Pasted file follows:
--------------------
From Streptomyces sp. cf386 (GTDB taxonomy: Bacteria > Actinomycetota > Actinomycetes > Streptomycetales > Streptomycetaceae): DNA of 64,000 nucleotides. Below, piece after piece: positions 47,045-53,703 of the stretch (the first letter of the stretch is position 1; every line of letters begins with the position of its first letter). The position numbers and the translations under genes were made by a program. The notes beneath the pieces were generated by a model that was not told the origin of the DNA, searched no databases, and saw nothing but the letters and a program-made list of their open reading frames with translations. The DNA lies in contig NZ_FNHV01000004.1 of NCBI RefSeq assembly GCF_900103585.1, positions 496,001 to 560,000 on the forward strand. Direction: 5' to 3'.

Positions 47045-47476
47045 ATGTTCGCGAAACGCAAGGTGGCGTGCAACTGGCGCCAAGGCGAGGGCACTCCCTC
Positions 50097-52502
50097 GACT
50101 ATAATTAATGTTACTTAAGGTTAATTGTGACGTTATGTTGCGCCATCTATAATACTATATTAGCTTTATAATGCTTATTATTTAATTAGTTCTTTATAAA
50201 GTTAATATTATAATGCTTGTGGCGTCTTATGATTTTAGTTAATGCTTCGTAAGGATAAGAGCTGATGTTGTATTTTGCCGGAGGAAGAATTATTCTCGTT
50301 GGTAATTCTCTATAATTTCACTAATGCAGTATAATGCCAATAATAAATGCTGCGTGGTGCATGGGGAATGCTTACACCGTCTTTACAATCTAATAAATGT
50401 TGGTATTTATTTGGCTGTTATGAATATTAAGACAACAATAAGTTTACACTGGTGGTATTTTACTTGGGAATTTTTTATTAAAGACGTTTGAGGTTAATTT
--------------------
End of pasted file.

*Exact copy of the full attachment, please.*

From Streptomyces sp. cf386 (GTDB taxonomy: Bacteria > Actinomycetota > Actinomycetes > Streptomycetales > Streptomycetaceae): DNA of 64,000 nucleotides. Below, piece after piece: positions 47,045-53,703 of the stretch (the first letter of the stretch is position 1; every line of letters begins with the position of its first letter). The position numbers and the translations under genes were made by a program. The notes beneath the pieces were generated by a model that was not told the origin of the DNA, searched no databases, and saw nothing but the letters and a program-made list of their open reading frames with translations. The DNA lies in contig NZ_FNHV01000004.1 of NCBI RefSeq assembly GCF_900103585.1, positions 496,001 to 560,000 on the forward strand. Direction: 5' to 3'.

Positions 47045-47476
47045 ATGTTCGCGAAACGCAAGGTGGCGTGCAACTGGCGCCAAGGCGAGGGCACTCCCTC
Positions 50097-52502
50097 GACT
50101 ATAATTAATGTTACTTAAGGTTAATTGTGACGTTATGTTGCGCCATCTATAATACTATATTAGCTTTATAATGCTTATTATTTAATTAGTTCTTTATAAA
50201 GTTAATATTATAATGCTTGTGGCGTCTTATGATTTTAGTTAATGCTTCGTAAGGATAAGAGCTGATGTTGTATTTTGCCGGAGGAAGAATTATTCTCGTT
50301 GGTAATTCTCTATAATTTCACTAATGCAGTATAATGCCAATAATAAATGCTGCGTGGTGCATGGGGAATGCTTACACCGTCTTTACAATCTAATAAATGT
50401 TGGTATTTATTTGGCTGTTATGAATATTAAGACAACAATAAGTTTACACTGGTGGTATTTTACTTGGGAATTTTTTATTAAAGACGTTTGAGGTTAATTT